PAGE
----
Penetrating GDP growth in the third and fourth quarters, SBI Research revised its contraction forecast on Wednesday to 7% for the current fiscal year.
In 2020-21 GDP numbers, the agency had previously projected a 7.4 percent contraction. The economy contracted 15.7 percent in April-September, but the second half may see a surprise growth of 2.8 percent if the SBI analysis turns out to be right.
Soumya Kanti Ghosh, Group Chief Economic Adviser at the State Bank of India (SBI), said of the 41 high-frequency leading indicators, 51% are showing acceleration that should help the economy turn green with 0.3 percentage point growth from the third quarter, which is likely to surprise positively when the final numbers are out.
The Indian economy contracted by a record 23.9 percent between April and June but improved significantly to -7.5 percent in the second quarter. The economy rose 4 percent in 2019-20, and it is on track to the tank by 7 percent in the current fiscal year.
With the NSO pegging it at -7 percent and RBI at -7.5 percent, the consensus is -7.5-8 percent.
We now expect the GDP decline to be around -7 percent for the full year compared to our previous estimate of?? 7.4 of a percent. In addition, Q4 growth would also be about 2.5 percent in positive territory,” Ghosh said, adding promptly that “the forecasts are conditional on the lack of any increase in infections.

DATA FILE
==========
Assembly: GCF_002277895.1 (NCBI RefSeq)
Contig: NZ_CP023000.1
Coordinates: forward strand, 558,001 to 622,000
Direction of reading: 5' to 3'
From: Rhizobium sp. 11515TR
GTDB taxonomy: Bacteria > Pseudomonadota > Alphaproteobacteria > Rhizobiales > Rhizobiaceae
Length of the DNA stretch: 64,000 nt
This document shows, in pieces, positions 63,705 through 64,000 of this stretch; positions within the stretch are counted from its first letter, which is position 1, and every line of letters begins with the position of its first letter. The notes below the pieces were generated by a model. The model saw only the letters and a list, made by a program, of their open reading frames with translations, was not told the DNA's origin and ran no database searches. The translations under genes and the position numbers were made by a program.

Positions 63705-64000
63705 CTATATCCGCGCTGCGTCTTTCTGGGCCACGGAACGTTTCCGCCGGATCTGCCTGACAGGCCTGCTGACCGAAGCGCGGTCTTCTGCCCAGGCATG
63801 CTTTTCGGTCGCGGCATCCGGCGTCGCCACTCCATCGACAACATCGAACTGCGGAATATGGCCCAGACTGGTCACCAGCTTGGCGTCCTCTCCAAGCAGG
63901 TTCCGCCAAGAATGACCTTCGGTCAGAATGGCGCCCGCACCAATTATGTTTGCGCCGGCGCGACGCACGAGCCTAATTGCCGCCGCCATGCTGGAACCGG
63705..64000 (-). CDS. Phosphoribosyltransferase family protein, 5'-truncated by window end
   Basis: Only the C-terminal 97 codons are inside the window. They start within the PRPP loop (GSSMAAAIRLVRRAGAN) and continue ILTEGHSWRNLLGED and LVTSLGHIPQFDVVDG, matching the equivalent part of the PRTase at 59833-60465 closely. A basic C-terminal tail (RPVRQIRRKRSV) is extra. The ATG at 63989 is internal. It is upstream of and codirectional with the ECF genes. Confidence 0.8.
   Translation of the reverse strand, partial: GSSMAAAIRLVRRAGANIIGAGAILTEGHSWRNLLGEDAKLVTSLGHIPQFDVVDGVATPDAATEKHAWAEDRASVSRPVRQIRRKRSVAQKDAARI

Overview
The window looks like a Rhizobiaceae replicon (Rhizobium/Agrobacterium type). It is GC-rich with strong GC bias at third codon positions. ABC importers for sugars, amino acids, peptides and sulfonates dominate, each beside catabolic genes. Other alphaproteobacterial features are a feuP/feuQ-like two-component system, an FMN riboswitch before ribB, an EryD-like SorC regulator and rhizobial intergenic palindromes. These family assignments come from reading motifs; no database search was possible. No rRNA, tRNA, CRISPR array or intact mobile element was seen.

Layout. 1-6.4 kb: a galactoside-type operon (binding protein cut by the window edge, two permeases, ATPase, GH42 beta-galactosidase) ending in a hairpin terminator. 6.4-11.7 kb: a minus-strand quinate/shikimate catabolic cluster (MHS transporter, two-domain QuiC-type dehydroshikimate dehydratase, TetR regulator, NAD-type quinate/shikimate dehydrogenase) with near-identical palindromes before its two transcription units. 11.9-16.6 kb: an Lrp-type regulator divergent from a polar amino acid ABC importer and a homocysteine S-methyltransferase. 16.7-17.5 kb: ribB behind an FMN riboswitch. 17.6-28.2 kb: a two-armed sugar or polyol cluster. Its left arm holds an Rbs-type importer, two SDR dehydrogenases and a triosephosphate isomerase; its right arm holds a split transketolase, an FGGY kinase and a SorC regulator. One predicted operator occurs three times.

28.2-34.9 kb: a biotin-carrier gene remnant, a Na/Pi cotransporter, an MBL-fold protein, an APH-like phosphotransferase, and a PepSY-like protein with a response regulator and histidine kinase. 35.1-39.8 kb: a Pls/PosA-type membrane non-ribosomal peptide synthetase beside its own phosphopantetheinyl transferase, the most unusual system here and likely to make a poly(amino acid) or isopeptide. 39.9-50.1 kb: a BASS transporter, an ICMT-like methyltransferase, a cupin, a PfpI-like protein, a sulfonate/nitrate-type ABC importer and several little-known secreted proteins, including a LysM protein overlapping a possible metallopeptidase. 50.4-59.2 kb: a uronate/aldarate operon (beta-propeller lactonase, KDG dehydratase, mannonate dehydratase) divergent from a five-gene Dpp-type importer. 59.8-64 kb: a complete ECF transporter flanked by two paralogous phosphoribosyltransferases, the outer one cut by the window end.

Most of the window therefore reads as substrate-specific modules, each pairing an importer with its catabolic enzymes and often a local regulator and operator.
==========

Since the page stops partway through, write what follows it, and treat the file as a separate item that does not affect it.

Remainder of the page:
“We are keeping our FY22 GDP forecast at 11 percent (RBI pegged it at 10.5 percent and the 11.5 percent economic survey and the budget did not provide a GDP estimate), but with the caveat that 11 percent will be the floor below which it can not fall,” he said.
The fact that the third quarter will be much better than the previous one is also reinforced by corporate results so far. In October-December, the corporate GVA of 1,129 companies rose by 14.7 percent, compared to 8.6 percent in the second quarter (of 3,758 companies ex- telecom)
It said that 9.5 percent could be on the higher side with respect to fiscal deficits. Except for off-balance sheet liabilities, the gross tax collection forecast for the fiscal deficit will be 8.7 percent based on revised estimates for 2020-21, and collections until December show that tax collections will decline sequentially by 8.9 percent in the March quarter. But in 2021-22, the budget estimate of Rs 22.17 lakh crore, or 9.9 percent of GDP, will top the collection.
Meanwhile, as of February 8, the Centre’s cash balances have decreased from the Rs 3.4 lakh crore high to about Rs 2.3 lakh crore.
Given that 85-90 percent of such cash balances belonged to states that were invested with the Centre, it is likely that states will prefer to spend the cash rather than conserve it before closing the 2020-21 accounts.
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